How was a waitress called in the Middle Ages? Handmaid, waitress, maid, ...? And is there a different name for the ones who did this kind of job inside a castle, in contrast to the women doing this kind of job in, for example, a tavern?
From the top of my head, I remember the word wench, which originally meant girl, then a servant, and later also a prostitute, which is likely why it went out of use for waitresses.
Here’s a somewhat confirming article from 1988. (If link is blocked for you, use Wayback Machine copy.) It describes the job of a wench at Medieval Times, a “dinner theater” which still exists (Wikipedia, Official site). So, even if it’s a misconception, the idea that medieval waitresses were called wenches at least exists in modern mass conscience.
[What] was a waitress called in the Middle Ages?
In Europe, they didn't exist as a recognized occupation.
And is there a different name for the ones who did this kind of job inside a castle, in contrast to the women doing this kind of job in, for example, a tavern?
At a castle, the servants in the great hall would simply be servants (pre-Conquest, þrǣl, ancilla, &c.; post-Conquest, servaunt, bond-womman, ancille, natif, &c.) and the traditional breakdown of roles concerned production and maintenance, not presentation. A large enough household would have separate departments for the table linen (napery), drinking vessels (ewery), alcohol (buttery), lighting (chandlery), &c. and various aspects of the food (larder, spicery, saucery, &c.). The guys who carried the food to the table from whatever department were just "bearers" (ber(e)-man and ber-knight). In Middle English, "waiter" meant "watchman".
Pubs don't seem to be attested between the Romans and the late 10th century, when there were enough ealahuses to show up in Æthelred the Unready's legal code. Breweries aren't attested as professional before the Central European monasteries in the 11th century. Inns were few and far between, with most travelers obliged to seek hospitality from the churches & monasteries.
If women were doing the serving instead of the men, especially if they were hired help or servants instead of daughters, their morals would've been highly suspect. Cleaning their depravity up would've fallen on the local lord; some, like the bishops of Winchester, were content to let 'single women' serve men to prevent more unnatural sins like masturbation and to skim the girls' earnings.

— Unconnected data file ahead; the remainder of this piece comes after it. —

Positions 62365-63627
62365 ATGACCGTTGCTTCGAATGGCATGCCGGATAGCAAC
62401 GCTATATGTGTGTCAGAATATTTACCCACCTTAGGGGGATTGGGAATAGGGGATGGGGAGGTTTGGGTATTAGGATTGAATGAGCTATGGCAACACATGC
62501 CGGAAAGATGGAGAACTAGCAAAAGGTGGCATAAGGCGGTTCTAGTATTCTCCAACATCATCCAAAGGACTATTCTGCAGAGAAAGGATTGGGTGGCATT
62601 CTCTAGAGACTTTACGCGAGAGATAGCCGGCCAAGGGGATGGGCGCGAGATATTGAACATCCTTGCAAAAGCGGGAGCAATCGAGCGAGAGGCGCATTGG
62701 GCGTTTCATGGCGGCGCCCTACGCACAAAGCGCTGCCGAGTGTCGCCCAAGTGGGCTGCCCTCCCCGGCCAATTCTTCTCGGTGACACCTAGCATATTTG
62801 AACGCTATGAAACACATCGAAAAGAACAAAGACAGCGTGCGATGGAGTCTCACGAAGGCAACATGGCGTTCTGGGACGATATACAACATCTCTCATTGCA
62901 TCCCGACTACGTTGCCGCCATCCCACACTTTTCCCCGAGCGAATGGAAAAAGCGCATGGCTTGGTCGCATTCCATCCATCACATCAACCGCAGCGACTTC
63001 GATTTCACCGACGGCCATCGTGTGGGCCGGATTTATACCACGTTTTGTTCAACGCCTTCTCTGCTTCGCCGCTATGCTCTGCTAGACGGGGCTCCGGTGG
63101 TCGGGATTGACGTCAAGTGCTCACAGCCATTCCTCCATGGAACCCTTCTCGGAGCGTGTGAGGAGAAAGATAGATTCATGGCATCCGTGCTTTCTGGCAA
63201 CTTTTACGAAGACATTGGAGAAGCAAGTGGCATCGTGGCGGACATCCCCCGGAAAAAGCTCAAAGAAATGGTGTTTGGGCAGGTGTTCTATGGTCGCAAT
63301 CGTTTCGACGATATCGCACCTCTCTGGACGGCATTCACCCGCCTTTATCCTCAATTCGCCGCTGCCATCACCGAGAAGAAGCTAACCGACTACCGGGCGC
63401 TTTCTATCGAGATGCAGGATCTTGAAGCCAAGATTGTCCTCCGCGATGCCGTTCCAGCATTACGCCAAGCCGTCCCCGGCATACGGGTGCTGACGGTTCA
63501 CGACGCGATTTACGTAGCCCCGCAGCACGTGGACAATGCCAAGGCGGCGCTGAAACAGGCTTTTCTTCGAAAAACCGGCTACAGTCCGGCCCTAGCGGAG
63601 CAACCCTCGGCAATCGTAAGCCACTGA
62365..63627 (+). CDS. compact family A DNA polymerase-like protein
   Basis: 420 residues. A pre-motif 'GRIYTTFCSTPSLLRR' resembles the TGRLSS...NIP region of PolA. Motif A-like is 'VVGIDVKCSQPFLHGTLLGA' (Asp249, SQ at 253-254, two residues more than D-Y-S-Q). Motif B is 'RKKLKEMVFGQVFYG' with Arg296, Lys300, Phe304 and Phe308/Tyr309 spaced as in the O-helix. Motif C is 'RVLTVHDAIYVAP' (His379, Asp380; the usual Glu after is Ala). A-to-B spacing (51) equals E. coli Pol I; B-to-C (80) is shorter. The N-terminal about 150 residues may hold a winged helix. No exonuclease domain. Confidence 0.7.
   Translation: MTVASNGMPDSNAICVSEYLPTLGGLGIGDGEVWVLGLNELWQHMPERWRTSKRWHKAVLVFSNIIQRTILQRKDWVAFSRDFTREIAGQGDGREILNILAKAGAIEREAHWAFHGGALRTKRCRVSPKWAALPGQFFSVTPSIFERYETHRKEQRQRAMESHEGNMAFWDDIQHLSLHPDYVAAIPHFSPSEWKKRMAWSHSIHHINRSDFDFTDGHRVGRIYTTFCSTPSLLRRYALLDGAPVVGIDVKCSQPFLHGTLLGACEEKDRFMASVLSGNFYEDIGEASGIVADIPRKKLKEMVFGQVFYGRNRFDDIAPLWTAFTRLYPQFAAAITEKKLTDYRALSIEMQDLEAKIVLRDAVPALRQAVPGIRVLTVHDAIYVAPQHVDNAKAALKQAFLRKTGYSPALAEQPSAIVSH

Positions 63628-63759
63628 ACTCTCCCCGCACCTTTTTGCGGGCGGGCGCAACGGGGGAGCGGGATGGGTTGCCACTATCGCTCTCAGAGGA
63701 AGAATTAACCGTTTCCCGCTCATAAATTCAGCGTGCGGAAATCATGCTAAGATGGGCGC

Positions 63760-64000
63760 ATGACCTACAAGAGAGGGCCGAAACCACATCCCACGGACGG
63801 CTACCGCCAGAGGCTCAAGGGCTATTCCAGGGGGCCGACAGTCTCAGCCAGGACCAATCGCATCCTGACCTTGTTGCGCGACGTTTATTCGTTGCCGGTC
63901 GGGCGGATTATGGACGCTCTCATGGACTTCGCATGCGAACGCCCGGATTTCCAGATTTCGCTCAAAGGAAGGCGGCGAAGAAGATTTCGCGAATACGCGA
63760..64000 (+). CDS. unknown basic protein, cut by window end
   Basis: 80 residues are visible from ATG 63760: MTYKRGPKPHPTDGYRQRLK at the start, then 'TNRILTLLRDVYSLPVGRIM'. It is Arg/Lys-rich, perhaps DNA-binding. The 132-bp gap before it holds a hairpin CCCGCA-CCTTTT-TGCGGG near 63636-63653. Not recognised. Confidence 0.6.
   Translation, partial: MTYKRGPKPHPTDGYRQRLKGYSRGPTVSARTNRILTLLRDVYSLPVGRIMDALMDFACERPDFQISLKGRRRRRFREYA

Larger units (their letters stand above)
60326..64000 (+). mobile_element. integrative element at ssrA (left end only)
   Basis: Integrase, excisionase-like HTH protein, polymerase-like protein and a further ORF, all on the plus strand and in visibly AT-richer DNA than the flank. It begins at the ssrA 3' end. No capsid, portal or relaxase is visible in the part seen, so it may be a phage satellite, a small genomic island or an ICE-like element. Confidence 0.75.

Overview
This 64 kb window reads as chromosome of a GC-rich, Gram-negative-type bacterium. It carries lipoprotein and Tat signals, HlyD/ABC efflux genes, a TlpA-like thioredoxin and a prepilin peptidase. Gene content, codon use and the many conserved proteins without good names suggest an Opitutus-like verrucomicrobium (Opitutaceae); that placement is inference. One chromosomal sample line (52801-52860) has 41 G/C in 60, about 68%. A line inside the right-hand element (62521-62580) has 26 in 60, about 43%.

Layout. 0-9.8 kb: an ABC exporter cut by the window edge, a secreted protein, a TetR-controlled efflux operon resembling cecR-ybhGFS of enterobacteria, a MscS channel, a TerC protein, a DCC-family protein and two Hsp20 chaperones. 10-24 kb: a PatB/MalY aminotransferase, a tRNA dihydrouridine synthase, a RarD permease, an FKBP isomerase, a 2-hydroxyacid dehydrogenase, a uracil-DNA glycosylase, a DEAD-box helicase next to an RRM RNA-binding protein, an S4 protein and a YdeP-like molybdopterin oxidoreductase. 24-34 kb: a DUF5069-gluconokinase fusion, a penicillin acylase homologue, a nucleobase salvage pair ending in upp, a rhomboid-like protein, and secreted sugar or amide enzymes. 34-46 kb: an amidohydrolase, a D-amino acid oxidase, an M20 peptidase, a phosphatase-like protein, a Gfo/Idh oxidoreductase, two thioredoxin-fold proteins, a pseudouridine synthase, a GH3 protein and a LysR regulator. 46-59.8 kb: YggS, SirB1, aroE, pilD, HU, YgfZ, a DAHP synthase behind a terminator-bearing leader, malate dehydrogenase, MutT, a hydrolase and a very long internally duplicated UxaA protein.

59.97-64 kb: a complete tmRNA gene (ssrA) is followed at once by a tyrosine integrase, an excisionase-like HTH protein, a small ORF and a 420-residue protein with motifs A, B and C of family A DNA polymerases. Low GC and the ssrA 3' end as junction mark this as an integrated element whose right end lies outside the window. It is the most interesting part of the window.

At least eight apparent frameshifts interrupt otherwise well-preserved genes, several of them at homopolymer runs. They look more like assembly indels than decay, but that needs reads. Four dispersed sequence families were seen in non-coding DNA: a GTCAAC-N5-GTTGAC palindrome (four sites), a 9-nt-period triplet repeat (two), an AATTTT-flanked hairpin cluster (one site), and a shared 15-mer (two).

In any case, there wasn't a specialist term for "waitress", although you could coin "bearwoman" and "bearmaid". Instead, they would've used one of twenty-odd words for "hey you girl" (e.g., wench, maide, therne, shelcherne, &c.) or "servant woman" (e.g., ancille, slutte, malkin, ber-wif, &c.) or some local slang like the "Winchester geese" who worked in the bishops' "stews".
The question does not specify the language, so... at least to refute the highly accepted answer there were no such establishments in the Middle Ages.
Old Czech word hospoda or hostinicě - German Obdach, Herberge, Wirtshaus - Latin hospitium - inn, pub
šenk, krčma - German Schenke, Wirtshaus - Latin caupona - rather a place to drink than to sleep
for the proffession:
šenk - from German Schenk, Mundschenk, Hofschenk - a cup bearer - , it was an office, the King of Bohemia was the Erzmundschenk, the Cup-bearer of the Emperor of the Holy-roman empire
the personal of normal inns or pubs:
masc. krčmář, fem. krčmářka or
masc. šenkéř, fem. šenkéřka, obviously from German Schenkwirt, not an office but a proffession, it may be the owner, his wife or an employee
An English popular song (printed in the 16th century but no doubt earlier than that) gives one politically incorrect answer:
He that will an alehouse keep Must have three things in store; A chamber and a feather bed A chimney and a... hey nonny nonny no...
"Wench" is the wrong 5-letter word beginning with "w" here :)
Scan of a published version in 1611: http://www.pbm.com/~lindahl/ravenscroft/melismata/mel33small.html
You could try "Pot Girl".
"A girl who works serving customers in an inn or public house".